On the other hand, an ever-growing collection of case studies testify the wide range of uses of NTFPs, as well as local peoples’ extensive knowledge of them. Villagers from West Kalimantan recently identified over 800 plant species and almost 1,800 different uses associated with them (Graefen and Syafrudin, 1996). The uses of NTFPs that have been identified include:

· conventional subsistence products, such as medicines, staple foods, supplementary or emergency foods, protein foods, construction materials, tools and utensils, etc.;

· selected subsistence products used in smaller quantities or on special occasions only;

· commercialized products that generate various levels of income to collectors and processors, including rattan, resins, honey, aromatics, and bush meat;

· additional products commercialized in local, national and international markets, including medicines, tools and utensils, furniture, handicrafts, mats, walling and construction materials, major and minor foodstuffs; and

· major products with a long commercial history characterized by international trade, high annual turnovers, and market control by outside entrepreneurs. (Mittelman et al, 1997).

In addition, NTFPs figure large in indigenous peoples’ cultural identity, traditional knowledge systems, and social coherence. Forests, NTFPs and forest area populations interact in complex ways, currently threatened in many places by the reduction and degradation of forest cover. Many groups consider the forest as their spiritual ancestor who continues to demand respect through modest harvesting practices (Eder, 1997).

Certification of NTFPs

Rising concerns about the unsustainability of NTFPs have led to a number of initiatives in certifying NTFPs. These arose from economic motivations (higher market share, especially in industrialized urban centres, higher premium prices, and higher per unit value of NTFPs compared to timber), environmental motivations (unsustainable harvest of many NTFPs, environmental impacts of intensive production systems, and environmental benefits of diversified forest management), and socially driven motivations (benefits of increased revenues to producers and reduced economic risk resulting from diversified production systems).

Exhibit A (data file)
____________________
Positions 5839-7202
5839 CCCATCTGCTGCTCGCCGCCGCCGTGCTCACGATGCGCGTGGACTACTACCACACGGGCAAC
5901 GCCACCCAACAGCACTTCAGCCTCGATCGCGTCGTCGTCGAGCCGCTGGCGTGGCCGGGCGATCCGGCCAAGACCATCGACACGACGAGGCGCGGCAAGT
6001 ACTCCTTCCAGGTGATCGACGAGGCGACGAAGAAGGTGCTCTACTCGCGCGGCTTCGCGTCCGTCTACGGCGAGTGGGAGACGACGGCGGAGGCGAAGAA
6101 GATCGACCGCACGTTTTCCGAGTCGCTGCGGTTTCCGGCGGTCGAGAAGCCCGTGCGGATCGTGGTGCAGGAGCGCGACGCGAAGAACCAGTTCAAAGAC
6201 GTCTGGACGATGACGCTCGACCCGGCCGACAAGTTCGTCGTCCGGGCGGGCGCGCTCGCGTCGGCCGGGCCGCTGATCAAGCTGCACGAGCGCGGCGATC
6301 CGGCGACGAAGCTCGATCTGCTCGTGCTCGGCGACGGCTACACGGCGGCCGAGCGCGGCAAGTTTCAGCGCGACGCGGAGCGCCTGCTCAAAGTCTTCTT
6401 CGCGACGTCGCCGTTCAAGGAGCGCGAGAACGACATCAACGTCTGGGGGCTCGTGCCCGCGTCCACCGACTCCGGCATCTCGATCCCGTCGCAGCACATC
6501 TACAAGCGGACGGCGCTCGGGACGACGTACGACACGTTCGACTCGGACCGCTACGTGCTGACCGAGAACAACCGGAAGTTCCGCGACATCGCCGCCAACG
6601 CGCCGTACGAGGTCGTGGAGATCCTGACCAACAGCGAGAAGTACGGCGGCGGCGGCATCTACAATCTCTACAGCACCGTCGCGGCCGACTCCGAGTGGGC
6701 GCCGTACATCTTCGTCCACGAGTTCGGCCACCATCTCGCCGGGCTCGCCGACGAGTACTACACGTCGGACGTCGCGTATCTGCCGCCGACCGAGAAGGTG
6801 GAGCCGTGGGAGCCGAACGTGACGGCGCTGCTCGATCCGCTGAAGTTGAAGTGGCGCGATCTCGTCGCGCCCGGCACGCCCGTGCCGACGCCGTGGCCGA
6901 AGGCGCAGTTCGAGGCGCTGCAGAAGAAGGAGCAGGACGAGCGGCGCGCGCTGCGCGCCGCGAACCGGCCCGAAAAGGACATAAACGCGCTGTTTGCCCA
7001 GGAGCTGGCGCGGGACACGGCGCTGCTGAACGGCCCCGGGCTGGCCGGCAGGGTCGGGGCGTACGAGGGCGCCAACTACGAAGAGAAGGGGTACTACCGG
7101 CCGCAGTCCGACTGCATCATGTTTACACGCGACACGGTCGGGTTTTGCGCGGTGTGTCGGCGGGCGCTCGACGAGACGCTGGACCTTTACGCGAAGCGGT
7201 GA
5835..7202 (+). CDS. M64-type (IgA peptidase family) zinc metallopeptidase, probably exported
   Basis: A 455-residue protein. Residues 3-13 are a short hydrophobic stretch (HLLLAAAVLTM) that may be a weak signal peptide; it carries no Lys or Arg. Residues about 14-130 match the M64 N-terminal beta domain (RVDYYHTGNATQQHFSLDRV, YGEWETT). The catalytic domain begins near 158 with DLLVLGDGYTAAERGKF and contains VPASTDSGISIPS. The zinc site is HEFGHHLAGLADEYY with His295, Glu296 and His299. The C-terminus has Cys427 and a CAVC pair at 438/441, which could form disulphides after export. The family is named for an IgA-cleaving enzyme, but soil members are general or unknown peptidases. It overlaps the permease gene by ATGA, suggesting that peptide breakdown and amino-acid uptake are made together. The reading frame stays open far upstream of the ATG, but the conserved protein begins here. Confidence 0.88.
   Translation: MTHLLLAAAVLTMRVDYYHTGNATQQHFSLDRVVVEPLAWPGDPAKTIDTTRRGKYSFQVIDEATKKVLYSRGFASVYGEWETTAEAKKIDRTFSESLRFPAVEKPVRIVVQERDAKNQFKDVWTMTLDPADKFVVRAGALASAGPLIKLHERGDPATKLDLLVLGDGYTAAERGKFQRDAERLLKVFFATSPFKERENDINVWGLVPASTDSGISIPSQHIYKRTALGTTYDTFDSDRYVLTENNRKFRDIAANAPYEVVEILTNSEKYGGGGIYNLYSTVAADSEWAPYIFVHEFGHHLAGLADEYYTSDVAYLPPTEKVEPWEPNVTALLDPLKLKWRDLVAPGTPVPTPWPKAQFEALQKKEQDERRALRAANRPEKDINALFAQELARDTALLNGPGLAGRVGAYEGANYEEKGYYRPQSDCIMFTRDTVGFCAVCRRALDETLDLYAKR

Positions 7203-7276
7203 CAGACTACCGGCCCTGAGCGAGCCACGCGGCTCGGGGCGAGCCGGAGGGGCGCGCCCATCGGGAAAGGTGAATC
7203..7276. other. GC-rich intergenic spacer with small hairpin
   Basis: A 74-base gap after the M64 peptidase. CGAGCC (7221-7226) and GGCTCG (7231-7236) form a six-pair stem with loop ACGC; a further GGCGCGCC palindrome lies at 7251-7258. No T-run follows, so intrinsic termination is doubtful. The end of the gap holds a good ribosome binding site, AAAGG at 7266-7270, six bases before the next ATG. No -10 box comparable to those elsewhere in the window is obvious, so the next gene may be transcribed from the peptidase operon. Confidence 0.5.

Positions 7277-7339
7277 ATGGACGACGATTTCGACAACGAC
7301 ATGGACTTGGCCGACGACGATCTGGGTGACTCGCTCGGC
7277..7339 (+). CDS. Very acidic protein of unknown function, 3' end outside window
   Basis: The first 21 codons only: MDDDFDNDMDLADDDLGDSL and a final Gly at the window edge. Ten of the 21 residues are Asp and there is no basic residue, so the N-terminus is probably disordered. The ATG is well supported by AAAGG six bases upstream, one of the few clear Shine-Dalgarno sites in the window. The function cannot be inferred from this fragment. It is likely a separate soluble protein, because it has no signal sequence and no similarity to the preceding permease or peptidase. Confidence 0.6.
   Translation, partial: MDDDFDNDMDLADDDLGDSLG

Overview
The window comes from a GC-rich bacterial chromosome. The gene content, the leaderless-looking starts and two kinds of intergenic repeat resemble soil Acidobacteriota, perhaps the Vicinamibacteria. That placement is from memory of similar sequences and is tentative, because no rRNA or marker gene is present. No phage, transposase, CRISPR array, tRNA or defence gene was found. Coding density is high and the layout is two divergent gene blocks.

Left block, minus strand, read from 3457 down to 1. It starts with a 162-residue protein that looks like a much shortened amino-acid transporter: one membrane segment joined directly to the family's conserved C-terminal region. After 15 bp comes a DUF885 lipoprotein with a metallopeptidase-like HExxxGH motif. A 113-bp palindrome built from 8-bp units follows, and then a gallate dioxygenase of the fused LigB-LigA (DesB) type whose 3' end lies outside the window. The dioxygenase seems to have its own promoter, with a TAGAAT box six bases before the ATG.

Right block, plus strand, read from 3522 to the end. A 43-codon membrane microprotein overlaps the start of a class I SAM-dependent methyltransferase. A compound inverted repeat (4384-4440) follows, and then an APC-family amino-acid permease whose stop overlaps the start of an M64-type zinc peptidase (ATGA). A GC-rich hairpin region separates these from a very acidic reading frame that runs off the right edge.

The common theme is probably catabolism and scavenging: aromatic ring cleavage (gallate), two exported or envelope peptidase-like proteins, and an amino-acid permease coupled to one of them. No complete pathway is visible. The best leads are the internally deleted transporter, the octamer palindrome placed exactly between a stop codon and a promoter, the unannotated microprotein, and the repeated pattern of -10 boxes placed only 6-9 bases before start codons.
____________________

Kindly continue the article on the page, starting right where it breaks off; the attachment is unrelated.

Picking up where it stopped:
NTFP certification of products from Asia and the Pacific has developed slowly. A 1994 survey of the Rainforest Alliance revealed that the market for certified rattan in the US would be minimal. Although such companies as Cultural Survival Enterprises, the Body Shop, or Ben and Jerry’s have made commitments to equitable and ecologically sound commercial NTFP development, they are often ill placed to ensure the sustainable origin of their products.

Source: Viana et al., 1996

Mittelman et al. identify five major trends in NTFPs. First, they note an increase in commercialization, particularly of NTFPs that become attractive with rising consumer incomes and that guarantee large profit margins through low-cost harvesting. Their long-term survival is not secure, however, neither in regards to the species or the market. Shifting rattan markets highlight the potential negative impacts. Before moving to Indonesia, natural rattan stocks were exhausted in the Philippines and in Thailand. Second, the gradual replacement of bartering with monetized systems in rural areas across the Asia-Pacific region is leading to a decline in the significance of subsistence NTFPs. The authors argue that such a decline has potentially wide-reaching effects on who will manage forests for what purposes.

Bioprospecting or Biopiracy?

According to some estimates, the annual world market for plant-derived drugs is worth US$ 200 billion, and the Rural Advancement Foundation International (RAFI) estimates that three-quarters of all plant-derived prescription drugs were discovered because of their prior medicinal use by indigenous peoples. Bioprospecting, the exploration of wild plants and animals for commercially valuable genetic and biochemical resources, continues to attract attention from various stakeholders. The Convention on Biological Diversity, by asserting the sovereignty of nations over their biodiversity, explicitly recognizes the right of countries to establish legislation regulating access to genetic resources and, if they wish, require payment for that access. Moreover, it requires that any company or country collecting biodiversity obtain the prior informed consent of the source country.